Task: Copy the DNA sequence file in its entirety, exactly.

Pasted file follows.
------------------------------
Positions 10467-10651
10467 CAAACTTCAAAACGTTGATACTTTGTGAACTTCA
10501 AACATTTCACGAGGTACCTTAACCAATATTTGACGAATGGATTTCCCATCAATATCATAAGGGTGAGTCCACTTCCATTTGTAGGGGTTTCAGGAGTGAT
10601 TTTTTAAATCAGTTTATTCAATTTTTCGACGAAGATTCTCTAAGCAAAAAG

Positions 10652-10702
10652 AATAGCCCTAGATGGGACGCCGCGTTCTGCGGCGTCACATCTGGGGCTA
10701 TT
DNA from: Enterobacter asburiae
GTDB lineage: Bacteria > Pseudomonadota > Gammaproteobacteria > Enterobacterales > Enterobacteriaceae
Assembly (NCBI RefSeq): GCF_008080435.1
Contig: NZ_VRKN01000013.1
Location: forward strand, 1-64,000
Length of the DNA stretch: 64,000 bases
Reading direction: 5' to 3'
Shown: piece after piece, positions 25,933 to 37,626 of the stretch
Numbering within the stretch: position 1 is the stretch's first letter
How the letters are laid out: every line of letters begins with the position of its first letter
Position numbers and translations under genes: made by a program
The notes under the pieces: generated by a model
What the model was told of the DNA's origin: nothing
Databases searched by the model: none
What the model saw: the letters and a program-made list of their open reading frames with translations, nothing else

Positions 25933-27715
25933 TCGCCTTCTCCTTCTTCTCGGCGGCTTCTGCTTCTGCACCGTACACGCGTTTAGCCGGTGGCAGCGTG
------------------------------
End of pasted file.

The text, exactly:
Positions 10467-10651
10467 CAAACTTCAAAACGTTGATACTTTGTGAACTTCA
10501 AACATTTCACGAGGTACCTTAACCAATATTTGACGAATGGATTTCCCATCAATATCATAAGGGTGAGTCCACTTCCATTTGTAGGGGTTTCAGGAGTGAT
10601 TTTTTAAATCAGTTTATTCAATTTTTCGACGAAGATTCTCTAAGCAAAAAG

Positions 10652-10702
10652 AATAGCCCTAGATGGGACGCCGCGTTCTGCGGCGTCACATCTGGGGCTA
10701 TT
DNA from: Enterobacter asburiae
GTDB lineage: Bacteria > Pseudomonadota > Gammaproteobacteria > Enterobacterales > Enterobacteriaceae
Assembly (NCBI RefSeq): GCF_008080435.1
Contig: NZ_VRKN01000013.1
Location: forward strand, 1-64,000
Length of the DNA stretch: 64,000 bases
Reading direction: 5' to 3'
Shown: piece after piece, positions 25,933 to 37,626 of the stretch
Numbering within the stretch: position 1 is the stretch's first letter
How the letters are laid out: every line of letters begins with the position of its first letter
Position numbers and translations under genes: made by a program
The notes under the pieces: generated by a model
What the model was told of the DNA's origin: nothing
Databases searched by the model: none
What the model saw: the letters and a program-made list of their open reading frames with translations, nothing else

Positions 25933-27715
25933 TCGCCTTCTCCTTCTTCTCGGCGGCTTCTGCTTCTGCACCGTACACGCGTTTAGCCGGTGGCAGCGTG